Lead author Mark Cunningham and colleagues examined γ rhythms elicited by bathing EC or hippocampal tissue slices in the glutamate agonist kainite, one effect of which is to excite interneurons expressing NMDA receptors. They found that γ oscillation in the superficial layer II of the EC was considerably reduced in LPA1-negative slices compared to wild-type tissue. In contrast, γ oscillations in the deep EC were no different from those recorded from normal slices.

In support of this, the authors found that the number of neurons that test positive for γ-aminobutyric acid (GABA) is dramatically reduced (by about twofold) in the EC of LPA1 receptor-negative mice: GABAergic inhibitory neurons are thought to be the source of the γ oscillations. In fact, the authors found that this reduction was confined to parvalbumin-positive interneurons. This loss was restricted to layer II of the EC, also, confirming the importance of this particular zone in the receptor-deficient model.

Loss of interneuron activity in the EC would most likely lead to greater excitability in the stellate cells, those neurons that are reined in by the interneurons. In fact, the authors tested this hypothesis and found elevated excitatory activity in the superficial layers of the EC. When Cunningham and colleagues measured excitatory postsynaptic potentials from stellate cells in LPA1-deficient tissue slices, they found that the cells fired off action potentials over four times more frequently than did cells in normal slices.

By contrast, neither γ oscillations nor the quantities of interneurons showed any change in the hippocampus, a region that has been implicated in schizophrenia by various lines of evidence.

The authors found strikingly similar effects in the second model. When they examined the effects of ketamine on slices of normal brain tissue, they found that the NMDA antagonist significantly weakened γ oscillations in the EC but not in the hippocampus. γ field power was reduced by over 40 percent, and again, the effect was confined to the superficial EC; deep layers were unaffected. “In summary, two models of psychiatric illness associated with sensorimotor-gating deficit generated a pattern of disruption in γ rhythms specific to the superficial entorhinal cortex,” write the authors.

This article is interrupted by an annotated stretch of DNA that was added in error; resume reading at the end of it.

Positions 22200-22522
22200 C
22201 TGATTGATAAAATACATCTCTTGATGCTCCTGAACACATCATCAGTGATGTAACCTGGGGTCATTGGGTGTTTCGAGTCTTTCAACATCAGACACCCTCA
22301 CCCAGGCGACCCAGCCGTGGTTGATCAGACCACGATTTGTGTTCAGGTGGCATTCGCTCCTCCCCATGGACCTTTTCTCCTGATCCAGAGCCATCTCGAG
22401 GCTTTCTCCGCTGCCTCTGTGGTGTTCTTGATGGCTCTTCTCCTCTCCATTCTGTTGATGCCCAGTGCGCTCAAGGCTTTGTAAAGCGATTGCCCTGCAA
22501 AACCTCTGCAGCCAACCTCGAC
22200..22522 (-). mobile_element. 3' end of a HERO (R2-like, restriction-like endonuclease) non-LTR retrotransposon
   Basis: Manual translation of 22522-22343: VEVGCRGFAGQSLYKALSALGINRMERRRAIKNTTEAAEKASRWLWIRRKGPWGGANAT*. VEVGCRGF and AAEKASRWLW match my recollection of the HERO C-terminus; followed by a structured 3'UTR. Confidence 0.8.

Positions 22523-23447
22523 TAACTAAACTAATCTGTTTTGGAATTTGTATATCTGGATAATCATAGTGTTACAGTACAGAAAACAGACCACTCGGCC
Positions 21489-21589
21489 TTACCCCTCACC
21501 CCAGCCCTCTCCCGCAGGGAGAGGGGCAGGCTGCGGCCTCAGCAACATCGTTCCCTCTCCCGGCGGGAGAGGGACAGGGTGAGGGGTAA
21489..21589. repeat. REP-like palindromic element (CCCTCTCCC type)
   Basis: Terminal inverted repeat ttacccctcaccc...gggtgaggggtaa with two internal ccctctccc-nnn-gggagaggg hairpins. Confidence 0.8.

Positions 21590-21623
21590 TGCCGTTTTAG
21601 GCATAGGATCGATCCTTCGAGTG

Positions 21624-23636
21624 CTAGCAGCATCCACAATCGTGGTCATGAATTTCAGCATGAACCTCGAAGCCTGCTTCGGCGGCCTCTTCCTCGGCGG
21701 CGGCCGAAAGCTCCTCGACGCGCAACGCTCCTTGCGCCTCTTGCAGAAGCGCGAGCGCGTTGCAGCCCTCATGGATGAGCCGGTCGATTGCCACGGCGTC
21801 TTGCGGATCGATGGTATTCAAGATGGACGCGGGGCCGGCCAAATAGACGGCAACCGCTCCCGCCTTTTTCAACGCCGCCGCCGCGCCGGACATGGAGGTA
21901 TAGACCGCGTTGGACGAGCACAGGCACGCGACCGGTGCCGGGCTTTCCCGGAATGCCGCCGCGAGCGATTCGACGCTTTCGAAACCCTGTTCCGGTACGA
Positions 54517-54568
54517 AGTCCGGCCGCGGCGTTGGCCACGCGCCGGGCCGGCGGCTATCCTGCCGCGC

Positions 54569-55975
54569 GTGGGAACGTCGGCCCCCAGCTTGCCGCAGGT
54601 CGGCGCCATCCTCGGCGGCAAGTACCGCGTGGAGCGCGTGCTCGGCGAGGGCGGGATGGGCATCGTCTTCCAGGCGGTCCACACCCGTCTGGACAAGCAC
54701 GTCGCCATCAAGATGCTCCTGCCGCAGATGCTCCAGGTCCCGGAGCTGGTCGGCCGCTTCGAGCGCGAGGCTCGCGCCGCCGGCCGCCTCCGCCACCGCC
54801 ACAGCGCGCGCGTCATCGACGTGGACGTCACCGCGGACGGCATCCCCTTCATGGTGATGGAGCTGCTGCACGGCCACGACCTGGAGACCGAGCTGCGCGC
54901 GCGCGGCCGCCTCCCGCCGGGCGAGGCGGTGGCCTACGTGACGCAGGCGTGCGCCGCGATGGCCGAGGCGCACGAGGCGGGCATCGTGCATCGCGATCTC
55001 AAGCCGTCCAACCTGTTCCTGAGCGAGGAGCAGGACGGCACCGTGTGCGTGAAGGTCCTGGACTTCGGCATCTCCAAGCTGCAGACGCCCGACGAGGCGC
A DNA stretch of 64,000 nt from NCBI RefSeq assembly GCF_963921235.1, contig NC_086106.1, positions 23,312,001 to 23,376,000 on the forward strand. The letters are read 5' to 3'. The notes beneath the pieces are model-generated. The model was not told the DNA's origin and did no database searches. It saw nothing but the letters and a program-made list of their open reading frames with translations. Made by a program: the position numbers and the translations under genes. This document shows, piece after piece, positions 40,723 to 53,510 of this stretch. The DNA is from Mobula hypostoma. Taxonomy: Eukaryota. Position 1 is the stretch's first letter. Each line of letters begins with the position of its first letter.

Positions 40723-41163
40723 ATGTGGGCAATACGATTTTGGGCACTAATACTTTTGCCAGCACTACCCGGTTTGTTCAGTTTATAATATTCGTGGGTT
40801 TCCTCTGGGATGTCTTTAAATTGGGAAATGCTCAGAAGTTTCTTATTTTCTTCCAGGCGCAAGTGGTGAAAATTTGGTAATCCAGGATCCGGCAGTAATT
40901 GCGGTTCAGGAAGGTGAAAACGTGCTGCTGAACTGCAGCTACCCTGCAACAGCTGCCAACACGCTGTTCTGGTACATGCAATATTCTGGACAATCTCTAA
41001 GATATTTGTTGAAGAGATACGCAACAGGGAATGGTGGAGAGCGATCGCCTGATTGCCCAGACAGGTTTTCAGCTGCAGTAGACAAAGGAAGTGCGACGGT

These findings do not rule out a role for the hippocampus in schizophrenia. Curiously, postmortem studies show that parvalbumin-positive neurons are lost from all subfields of the hippocampus in schizophrenia patients (see Zhang and Reynolds, 2002). In the mouse models used in this study, γ oscillations in the hippocampus may be unaffected for several reasons. For one, LPA1-decficiency does not seem to affect parvalbumin-positive neurons in the hippocampus—their stability may be related to the fact that cholinergic rather than glutamatergic innervation is sufficient to generate γ oscillations in the hippocampus (see Fisahn et al., 1998). In addition, the authors suggest their ketamine regimen may be too short to have any effect on the hippocampus.—Tom Fagan and Hakon Heimer.

Cunningham MO, Hunt J, Middleton S, LeBeau FEN, Gillies MG, Davies CH, Maycox PR, Whittington MA, Racca C. Region-specific reduction in entorhinal γ oscillations and parvalbumin-immunoreactive neurons in animal models of psychiatric illness. Journal of Neuroscience. March 8, 2006;26:2767-2776. Abstract

Comments on News and Primary Papers
Comment by:  Bita Moghaddam, SRF Advisor
Submitted 3 April 2006 Posted 3 April 2006

Cortical dysfunction in schizophrenia has been attributed...  Read more

View all comments by Bita Moghaddam

Comment by:  Patricio O'Donnell, SRF Advisor
Submitted 7 April 2006 Posted 7 April 2006

Animal models of schizophrenia and other psychiatric...  Read more

View all comments by Patricio O'Donnell